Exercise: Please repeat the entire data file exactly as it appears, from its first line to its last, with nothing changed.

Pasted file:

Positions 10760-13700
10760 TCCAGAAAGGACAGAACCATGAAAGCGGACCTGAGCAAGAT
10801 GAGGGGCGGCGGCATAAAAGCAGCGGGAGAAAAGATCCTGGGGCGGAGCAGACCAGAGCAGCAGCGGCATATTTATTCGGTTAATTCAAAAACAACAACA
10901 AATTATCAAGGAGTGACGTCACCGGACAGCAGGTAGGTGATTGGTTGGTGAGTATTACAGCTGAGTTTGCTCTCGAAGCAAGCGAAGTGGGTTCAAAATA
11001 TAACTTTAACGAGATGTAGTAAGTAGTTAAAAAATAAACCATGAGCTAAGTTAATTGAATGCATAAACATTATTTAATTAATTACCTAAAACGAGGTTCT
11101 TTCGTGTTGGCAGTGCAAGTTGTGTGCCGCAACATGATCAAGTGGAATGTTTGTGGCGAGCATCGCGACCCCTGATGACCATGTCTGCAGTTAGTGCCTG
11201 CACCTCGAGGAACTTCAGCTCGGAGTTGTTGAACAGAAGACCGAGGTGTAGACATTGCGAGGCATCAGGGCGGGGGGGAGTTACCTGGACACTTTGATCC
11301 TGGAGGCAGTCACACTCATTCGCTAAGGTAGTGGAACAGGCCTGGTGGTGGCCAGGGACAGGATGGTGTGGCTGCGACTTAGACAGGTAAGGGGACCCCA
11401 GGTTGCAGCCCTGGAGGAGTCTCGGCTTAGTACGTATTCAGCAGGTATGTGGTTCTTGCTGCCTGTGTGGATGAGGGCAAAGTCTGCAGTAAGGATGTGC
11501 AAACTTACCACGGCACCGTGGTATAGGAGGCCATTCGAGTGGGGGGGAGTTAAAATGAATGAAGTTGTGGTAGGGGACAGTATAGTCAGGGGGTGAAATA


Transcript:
Positions 10760-13700
10760 TCCAGAAAGGACAGAACCATGAAAGCGGACCTGAGCAAGAT
10801 GAGGGGCGGCGGCATAAAAGCAGCGGGAGAAAAGATCCTGGGGCGGAGCAGACCAGAGCAGCAGCGGCATATTTATTCGGTTAATTCAAAAACAACAACA
10901 AATTATCAAGGAGTGACGTCACCGGACAGCAGGTAGGTGATTGGTTGGTGAGTATTACAGCTGAGTTTGCTCTCGAAGCAAGCGAAGTGGGTTCAAAATA
11001 TAACTTTAACGAGATGTAGTAAGTAGTTAAAAAATAAACCATGAGCTAAGTTAATTGAATGCATAAACATTATTTAATTAATTACCTAAAACGAGGTTCT
11101 TTCGTGTTGGCAGTGCAAGTTGTGTGCCGCAACATGATCAAGTGGAATGTTTGTGGCGAGCATCGCGACCCCTGATGACCATGTCTGCAGTTAGTGCCTG
11201 CACCTCGAGGAACTTCAGCTCGGAGTTGTTGAACAGAAGACCGAGGTGTAGACATTGCGAGGCATCAGGGCGGGGGGGAGTTACCTGGACACTTTGATCC
11301 TGGAGGCAGTCACACTCATTCGCTAAGGTAGTGGAACAGGCCTGGTGGTGGCCAGGGACAGGATGGTGTGGCTGCGACTTAGACAGGTAAGGGGACCCCA
11401 GGTTGCAGCCCTGGAGGAGTCTCGGCTTAGTACGTATTCAGCAGGTATGTGGTTCTTGCTGCCTGTGTGGATGAGGGCAAAGTCTGCAGTAAGGATGTGC
11501 AAACTTACCACGGCACCGTGGTATAGGAGGCCATTCGAGTGGGGGGGAGTTAAAATGAATGAAGTTGTGGTAGGGGACAGTATAGTCAGGGGGTGAAATA